Those who know me know I’m a huge fan of PostgreSQL. In fact, KitchenPC uses it exclusively for all its database needs. Recently, I developed a solution to easily facilitate the moving of data between my production database and staging database, as the latter is currently being used to test the re-invention of the site.
Since the two database schemas are often slightly different, traditional approaches of exporting and importing database dumps simply don’t work very well, and would be cumbersome if I simply wanted to pull in a few rows of data. In fact, one scenario in particular where this ability comes in handy is creating meal plans. Those who have recently volunteered to help me build these plans are able to enter in recipes using the current implementation of the site, and I can then quickly run a single SQL query to pull in all new recipes from production into my staging database. To do this, I’m using a PostgreSQL package called DBLink. I figured I’d write a quick tutorial on how to set this up, in case anyone runs into a similar need.
Step 1: Setup DBLink
With Postgres 9.0 and above, the binary modules required for linking across databases are installed by default. However, you’ll need to run a SQL script to create the necessary functions to access them from your database. This SQL script is called dblink.sql and should exist on both Windows and Unix installations of Postgres in the contrib directory. Depending on your OS and installation, you might have to install a separate contrib package to get this file. For example, on Ubuntu you can install the necessary package using:
sudo apt-get install postgresql-contrib
Once you find dblink.sql, you can simply run the file using psql, or your query tool of choice. This command will look something like:
psql -h localhost -p 5432 -f dblink.sql -d dbname -U root -W
The -h option specifies the hostname and should use the local instance by default. The -p option specifies the port, which will usually be 5432. The -f option tells psql to run the SQL commands in a file. It is assumed you’ll be running this command from the contrib directory, so I didn’t fully qualify the path. Replace dbname with the database you’d like to create the dblink functions in, and you can replace root with any user with sufficient privileges in this database.
When you run this command, you will hopefully see something like the picture above.
Step 2: Making Sure It Works
Next, open up your favorite database program, such as pgAdmin, and connect to your database. You should now be able to run a command such as:
select * from dblink( 'hostaddr=10.0.0.1 dbname=ProductionDB user=Website password=secret', 'select * from users') as t1( userid uuid, email varchar(50), alias varchar(50), fullname varchar(50), password varchar(100) );
The dblink function above takes two parameters. The first is a connection string and the second is a SQL command to run on the remote server. You’ll also need to specify the columns and data types being returned by your query.
Once you get to this point, the rest is easy!
The KitchenPC Implementation of DBLink
What I chose to do was create a new DB schema called ProdLink that mirrors the table schema of production. Within this schema, I create a series of views that return the matching data from the remote database. First, I create the schema:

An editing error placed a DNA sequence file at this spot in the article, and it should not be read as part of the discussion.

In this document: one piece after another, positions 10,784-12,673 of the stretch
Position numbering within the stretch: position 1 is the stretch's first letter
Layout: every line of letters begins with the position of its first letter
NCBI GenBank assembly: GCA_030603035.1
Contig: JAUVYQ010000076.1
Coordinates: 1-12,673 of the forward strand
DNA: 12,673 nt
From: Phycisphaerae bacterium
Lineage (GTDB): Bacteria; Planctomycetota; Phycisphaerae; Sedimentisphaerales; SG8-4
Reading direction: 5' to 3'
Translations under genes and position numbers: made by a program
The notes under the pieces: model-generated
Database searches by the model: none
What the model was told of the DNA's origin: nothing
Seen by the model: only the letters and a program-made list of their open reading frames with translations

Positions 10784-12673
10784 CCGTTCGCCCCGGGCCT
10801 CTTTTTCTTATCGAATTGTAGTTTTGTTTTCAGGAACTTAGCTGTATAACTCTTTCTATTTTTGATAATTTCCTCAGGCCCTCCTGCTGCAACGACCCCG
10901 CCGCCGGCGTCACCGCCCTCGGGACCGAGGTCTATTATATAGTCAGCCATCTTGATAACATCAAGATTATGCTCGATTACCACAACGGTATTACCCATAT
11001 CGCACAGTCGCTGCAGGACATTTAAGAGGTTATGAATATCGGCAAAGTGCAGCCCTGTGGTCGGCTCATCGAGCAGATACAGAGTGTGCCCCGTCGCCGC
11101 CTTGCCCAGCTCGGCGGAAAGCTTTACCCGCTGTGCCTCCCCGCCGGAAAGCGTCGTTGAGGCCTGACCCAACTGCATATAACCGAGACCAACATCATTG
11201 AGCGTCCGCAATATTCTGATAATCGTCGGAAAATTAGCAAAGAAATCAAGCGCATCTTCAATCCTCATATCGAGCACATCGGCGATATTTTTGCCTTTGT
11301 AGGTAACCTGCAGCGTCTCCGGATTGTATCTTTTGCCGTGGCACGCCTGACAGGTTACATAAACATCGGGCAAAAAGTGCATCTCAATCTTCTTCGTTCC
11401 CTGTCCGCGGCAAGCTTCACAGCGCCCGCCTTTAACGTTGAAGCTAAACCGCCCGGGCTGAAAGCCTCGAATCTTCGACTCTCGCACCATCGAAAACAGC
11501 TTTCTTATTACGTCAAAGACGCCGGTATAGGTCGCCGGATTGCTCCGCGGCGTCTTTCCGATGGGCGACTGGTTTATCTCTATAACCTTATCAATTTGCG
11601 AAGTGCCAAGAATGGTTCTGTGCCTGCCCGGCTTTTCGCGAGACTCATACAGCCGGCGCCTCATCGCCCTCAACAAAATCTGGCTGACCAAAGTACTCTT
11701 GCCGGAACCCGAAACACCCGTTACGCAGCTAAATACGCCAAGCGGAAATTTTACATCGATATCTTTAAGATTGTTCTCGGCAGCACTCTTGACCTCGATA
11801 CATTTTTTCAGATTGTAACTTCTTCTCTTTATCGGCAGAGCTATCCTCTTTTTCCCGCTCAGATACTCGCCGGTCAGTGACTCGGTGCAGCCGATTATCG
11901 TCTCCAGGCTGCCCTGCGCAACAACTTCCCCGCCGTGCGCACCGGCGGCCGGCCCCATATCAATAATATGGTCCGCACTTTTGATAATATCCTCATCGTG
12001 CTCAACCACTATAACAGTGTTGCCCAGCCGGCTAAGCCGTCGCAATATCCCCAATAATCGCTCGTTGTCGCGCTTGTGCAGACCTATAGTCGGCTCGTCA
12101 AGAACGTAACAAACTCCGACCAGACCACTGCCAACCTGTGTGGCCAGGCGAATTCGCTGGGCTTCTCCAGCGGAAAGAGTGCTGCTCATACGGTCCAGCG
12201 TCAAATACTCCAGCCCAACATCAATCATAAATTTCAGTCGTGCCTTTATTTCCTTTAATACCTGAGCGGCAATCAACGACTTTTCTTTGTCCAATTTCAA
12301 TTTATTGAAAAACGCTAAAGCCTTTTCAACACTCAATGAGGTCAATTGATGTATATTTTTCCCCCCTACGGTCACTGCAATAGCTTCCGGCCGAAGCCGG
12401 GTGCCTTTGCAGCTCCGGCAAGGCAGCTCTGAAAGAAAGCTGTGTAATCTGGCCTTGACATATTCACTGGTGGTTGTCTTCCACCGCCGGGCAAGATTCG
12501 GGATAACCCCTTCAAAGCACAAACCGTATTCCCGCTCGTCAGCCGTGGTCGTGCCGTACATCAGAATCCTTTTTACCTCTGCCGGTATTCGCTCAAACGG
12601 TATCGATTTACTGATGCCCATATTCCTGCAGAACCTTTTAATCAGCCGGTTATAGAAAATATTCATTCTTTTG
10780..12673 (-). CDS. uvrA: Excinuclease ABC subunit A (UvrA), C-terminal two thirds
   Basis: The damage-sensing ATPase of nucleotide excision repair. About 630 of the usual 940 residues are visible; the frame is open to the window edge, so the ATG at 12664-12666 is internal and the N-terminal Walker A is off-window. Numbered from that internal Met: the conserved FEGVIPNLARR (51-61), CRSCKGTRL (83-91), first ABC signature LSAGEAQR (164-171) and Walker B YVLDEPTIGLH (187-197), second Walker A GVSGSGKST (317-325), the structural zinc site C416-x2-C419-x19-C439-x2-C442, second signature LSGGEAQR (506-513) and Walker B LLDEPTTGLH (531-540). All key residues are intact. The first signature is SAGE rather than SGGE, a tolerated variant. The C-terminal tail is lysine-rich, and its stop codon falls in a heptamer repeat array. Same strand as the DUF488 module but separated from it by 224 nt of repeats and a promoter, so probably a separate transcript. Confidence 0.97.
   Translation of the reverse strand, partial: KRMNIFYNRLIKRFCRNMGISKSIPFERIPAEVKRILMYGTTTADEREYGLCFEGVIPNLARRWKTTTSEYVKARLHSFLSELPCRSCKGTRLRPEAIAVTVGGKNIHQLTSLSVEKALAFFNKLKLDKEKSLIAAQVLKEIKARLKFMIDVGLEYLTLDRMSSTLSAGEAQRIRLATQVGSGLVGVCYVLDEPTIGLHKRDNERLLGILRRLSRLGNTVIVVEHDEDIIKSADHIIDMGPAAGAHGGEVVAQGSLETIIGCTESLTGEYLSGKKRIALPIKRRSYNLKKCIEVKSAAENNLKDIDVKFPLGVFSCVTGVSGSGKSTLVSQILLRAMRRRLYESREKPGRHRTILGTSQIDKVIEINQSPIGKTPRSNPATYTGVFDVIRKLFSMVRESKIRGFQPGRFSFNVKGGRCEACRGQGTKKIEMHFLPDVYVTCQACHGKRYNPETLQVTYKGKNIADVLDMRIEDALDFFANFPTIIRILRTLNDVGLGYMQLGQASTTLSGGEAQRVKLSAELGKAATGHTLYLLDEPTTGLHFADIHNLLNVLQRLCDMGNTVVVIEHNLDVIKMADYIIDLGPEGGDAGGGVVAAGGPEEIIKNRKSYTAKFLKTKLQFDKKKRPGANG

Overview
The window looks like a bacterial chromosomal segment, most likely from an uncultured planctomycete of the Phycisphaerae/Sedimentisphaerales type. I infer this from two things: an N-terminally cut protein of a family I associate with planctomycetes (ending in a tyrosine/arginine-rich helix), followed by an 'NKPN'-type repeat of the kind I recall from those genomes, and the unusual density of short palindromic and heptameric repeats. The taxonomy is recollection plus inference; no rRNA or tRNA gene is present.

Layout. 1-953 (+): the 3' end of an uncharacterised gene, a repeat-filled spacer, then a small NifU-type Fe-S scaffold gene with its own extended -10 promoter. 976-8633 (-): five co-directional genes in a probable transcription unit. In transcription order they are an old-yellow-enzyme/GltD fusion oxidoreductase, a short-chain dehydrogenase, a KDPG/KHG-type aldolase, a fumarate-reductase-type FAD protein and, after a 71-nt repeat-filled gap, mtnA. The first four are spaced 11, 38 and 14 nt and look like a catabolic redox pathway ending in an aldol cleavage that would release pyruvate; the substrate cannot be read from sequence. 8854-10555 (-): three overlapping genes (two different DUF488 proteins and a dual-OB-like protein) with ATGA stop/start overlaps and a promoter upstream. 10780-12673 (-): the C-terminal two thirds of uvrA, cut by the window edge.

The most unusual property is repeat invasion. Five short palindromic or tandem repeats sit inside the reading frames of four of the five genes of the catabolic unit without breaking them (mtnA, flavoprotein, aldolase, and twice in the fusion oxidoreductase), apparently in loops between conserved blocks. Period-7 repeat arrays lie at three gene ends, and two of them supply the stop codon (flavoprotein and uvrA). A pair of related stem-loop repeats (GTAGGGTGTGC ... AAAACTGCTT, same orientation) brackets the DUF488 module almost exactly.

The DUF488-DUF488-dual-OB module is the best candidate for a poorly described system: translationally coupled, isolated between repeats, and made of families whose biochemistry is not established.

CREATE SCHEMA ProdLink;
Next, I create a VIEW within this schema for each table. For example:
CREATE OR REPLACE VIEW ProdLink.Recipes AS select * from dblink( 'hostaddr=22.214.171.124 dbname=KitchenPC user=mike password=pwd', 'select * from Recipes') as t1( recipeid uuid, title varchar(100), description varchar(255), dateentered timestamptz, imageurl varchar(100), credit varchar(100), crediturl varchar(255), servingsize smallint, preptime smallint, cooktime smallint, rating smallint, steps text, ownerid uuid, publicedit boolean, textsearch tsvector);
This view simply runs a query through DBLink to pull in every recipe from the production database. Once that view is created, I can now just run:
SELECT * From ProdLink.Recipes;
and instantly see every recipe in production. Since this is simply a database view, I can now do anything I could with a normal view. For example, if I want to pull in any recipe from production that doesn’t already exist in my staging database, I can run:
INSERT INTO Recipes SELECT * FROM ProdLink.Recipes L WHERE NOT EXISTS (select 1 from Recipes where Recipes.RecipeId = L.RecipeId);
One nice thing about this method is the schemas between databases can be out of sync, and I can handle this through the INSERT statement itself. I can specify default values for newly created columns, use conditional logic, etc.
After creating a VIEW within the ProdLink schema for each production table, I then created a series of commands to freshen the data in my staging database with production data, which I can run on a daily basis or as I see fit.
My goal is to keep my staging database up to date with the latest data from production so that when the new site launches, I can minimize downtime by simply migrating the staging data itself into the new production database, rather than having to worry about upgrading the old production database to the new schema.
This may or may not be the best way to handle data migration between production and an evolving schema under development, but so far it has worked pretty well for me. It’s quite possible that this may be an awful solution for massive databases, as each of these views is going to “download” all the data every time, however that could probably be improved with some sort of time stamp or watermark. Luckily, I’m not yet to the point where I need to worry about huge amounts of data.
Not a Postgres fan? Other major database systems have similar database linking features, so it’s quite possible to adopt these techniques using your database of choice. However, I’ll leave that up to you!